GPS Laramie WY
318 S 3rd St
3236 E Grand Ave Ste D
1104 S 2nd St
Porter's Mountain View Supply
750 E Sunset Dr
Mike's Electric Incorporated
43 E 5th St
209 S 3rd St
2900 E Grand Ave
300 S 2nd St
Betts Electric Service Incorporated
708 E Main St
Riverton Radio & Television
113 S 2nd St E
Satellite Navigation for Road and Trail
No matter what your outdoor adventures are, there’s a GPS navigational unit out there designed for you. We took a look at the new in-car nav units and handhelds that make most sense for outdoor recreation, as well as for driving to your outdoor destination. The in-car nav units offer more content-driven services, such as real-time traffic and weather information; some units cross over easily as portables for the outdoors. The GPS handheld segment is gaining more sophistication in the way of signal acquisition and retention, internal memory, SD card compatibility and preloaded topographic maps. Interestingly, some handhelds are going a little more practical, but with improved technology and ease of use.
Some of the mentioned models have sister units that vary in features and cost, so if one unit doesn’t quite make it in your book, visit the companies’ websites for a complete overview of all GPS units. Begin your navigation here.
Garmin Nuvi 500
This year Garmin includes outdoor recreation navigation capabilities in its new nuvi 500, converting this in-car nav unit into a portable personal navigator when needed. Preloaded with both road and U.S. topographic maps, the nuvi 500 provides a driving, bicycling, boating and walking mode via a usage mode indicator located at the top of the home screen. For the outdoors, the unit displays shaded digital elevation mapping on the 3.5-inch waterproof touchscreen, and comes standard with a compass page, track log, and a removable, rechargeable battery for extended outdoor use. Driving navigation features include a preloaded Historic Route 66 map guide. Options include marine cartography. $400. Garmin: 800/800-1020; garmin.com .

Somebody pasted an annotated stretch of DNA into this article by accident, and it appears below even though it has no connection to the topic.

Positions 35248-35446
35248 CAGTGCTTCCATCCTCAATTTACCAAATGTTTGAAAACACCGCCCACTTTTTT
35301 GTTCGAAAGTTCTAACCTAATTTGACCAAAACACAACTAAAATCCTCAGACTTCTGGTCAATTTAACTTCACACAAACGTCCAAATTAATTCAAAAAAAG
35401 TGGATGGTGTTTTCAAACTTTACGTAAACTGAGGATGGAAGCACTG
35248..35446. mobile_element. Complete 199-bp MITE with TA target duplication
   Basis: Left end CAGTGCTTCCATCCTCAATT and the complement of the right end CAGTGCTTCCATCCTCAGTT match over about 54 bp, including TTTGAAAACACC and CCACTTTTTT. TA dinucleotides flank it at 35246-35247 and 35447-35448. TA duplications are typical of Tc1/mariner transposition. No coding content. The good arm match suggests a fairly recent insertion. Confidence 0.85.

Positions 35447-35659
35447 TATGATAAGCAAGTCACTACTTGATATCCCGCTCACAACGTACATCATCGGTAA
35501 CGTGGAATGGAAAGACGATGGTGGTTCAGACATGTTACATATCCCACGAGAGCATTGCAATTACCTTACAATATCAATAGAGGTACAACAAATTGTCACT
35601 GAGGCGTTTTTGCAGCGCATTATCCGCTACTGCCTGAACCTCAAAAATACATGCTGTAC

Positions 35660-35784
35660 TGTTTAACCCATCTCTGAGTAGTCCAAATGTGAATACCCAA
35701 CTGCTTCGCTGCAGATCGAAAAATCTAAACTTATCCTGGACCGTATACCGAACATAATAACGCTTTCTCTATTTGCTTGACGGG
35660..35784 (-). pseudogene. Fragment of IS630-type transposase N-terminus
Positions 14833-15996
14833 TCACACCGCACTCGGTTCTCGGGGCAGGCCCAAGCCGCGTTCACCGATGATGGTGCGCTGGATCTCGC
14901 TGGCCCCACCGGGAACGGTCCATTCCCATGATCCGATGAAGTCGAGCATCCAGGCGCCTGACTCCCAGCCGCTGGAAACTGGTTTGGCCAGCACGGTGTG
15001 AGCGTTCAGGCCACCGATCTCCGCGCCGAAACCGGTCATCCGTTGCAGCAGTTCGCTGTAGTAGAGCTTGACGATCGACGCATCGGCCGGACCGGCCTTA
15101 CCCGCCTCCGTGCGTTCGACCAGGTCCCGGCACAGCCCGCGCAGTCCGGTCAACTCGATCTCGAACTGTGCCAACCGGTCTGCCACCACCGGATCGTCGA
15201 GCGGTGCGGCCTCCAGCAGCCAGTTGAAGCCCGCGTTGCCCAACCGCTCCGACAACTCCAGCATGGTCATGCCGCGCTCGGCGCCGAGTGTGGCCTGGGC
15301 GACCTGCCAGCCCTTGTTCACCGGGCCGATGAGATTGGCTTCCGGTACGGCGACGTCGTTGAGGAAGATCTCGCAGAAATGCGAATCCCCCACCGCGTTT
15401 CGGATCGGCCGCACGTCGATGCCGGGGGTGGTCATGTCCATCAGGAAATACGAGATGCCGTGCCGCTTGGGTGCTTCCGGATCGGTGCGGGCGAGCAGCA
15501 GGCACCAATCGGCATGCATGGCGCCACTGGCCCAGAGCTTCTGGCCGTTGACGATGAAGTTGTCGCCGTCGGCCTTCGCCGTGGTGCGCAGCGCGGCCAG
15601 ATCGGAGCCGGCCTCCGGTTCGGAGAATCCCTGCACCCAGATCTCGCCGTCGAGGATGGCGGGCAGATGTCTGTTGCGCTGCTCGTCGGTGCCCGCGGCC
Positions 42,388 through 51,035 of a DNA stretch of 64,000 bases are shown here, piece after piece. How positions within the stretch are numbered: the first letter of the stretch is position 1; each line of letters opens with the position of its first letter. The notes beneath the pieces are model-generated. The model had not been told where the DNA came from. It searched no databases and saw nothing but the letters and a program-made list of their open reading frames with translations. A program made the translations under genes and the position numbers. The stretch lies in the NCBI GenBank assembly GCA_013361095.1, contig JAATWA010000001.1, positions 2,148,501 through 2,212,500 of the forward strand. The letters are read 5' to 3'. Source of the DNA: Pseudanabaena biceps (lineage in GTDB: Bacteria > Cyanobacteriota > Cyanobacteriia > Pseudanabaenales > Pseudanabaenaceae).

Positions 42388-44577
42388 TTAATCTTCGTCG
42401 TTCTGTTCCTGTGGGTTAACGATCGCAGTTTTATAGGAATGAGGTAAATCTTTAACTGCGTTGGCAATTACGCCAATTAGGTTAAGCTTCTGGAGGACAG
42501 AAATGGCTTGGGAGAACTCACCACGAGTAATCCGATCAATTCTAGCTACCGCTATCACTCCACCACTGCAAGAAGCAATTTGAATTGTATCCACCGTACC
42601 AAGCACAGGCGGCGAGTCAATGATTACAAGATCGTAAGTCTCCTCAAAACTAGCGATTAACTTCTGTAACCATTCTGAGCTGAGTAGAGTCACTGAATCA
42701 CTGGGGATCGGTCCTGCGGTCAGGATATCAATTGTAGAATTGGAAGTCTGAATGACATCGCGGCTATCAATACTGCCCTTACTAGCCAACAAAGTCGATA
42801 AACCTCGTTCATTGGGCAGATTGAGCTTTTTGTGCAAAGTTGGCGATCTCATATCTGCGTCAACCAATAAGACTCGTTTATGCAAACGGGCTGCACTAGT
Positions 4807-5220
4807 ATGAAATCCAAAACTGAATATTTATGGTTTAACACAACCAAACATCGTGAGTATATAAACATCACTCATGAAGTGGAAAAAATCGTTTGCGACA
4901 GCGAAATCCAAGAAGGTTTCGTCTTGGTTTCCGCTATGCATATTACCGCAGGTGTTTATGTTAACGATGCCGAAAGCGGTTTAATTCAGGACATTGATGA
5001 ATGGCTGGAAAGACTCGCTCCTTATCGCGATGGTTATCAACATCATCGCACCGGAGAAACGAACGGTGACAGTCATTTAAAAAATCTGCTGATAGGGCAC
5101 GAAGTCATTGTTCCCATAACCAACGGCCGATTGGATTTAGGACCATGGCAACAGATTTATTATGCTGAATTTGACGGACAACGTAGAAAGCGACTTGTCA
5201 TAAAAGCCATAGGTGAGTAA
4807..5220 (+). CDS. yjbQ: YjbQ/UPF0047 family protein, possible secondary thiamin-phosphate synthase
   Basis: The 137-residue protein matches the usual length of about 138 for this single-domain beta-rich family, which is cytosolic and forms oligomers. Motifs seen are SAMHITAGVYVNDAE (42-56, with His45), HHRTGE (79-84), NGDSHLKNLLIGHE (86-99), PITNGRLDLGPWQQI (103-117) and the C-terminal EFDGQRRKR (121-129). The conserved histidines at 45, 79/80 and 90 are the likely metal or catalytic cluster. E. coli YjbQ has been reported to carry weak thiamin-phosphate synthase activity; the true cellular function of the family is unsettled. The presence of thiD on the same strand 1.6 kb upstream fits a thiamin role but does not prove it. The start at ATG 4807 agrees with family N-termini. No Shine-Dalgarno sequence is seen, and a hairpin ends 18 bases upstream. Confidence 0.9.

Garmin Oregon 200
The intuitive touchscreen interface on the 6.8-ounce 200 is taken from Garmin’s in-car nav units, while preloaded features stem from the company’s Colorado handheld series. This unit’s basemap can be supplemented with additional mapping or charts via microSD cards for viewing on the 3-inch screen. Selected uploaded topographic maps can be viewed in 3-D for a better perspective of the elevation. A high-sensitivity receiver and Garmin’s HotFix satellite prediction feature locates one’s position quickly and precisely, and maintains the GPS location even in heavy cover and deep canyons. The 200 also supports geocache gaming, enabling users to download geocaches and details straight to the unit, as well as picture viewing. Information can be stored on the unit’s 24 MB built-in memory, and Garmin says the waterproof unit can be submerged down to 1 meter for up to 30 minutes. Two AA batteries (included) will generate about 16 hours of battery life. $450. Garmin: 800/800-1020; garmin.com .
Lowrance XOG Cross-Navigation
Not new this year, but still a good contender in the GPS in-car nav category is the XOG Cross-Navigation GPS, which marries turn-by-turn guidance with the rugged, weatherproof outdoor travel functionality. It’s preloaded with NAVTEQ street map de...
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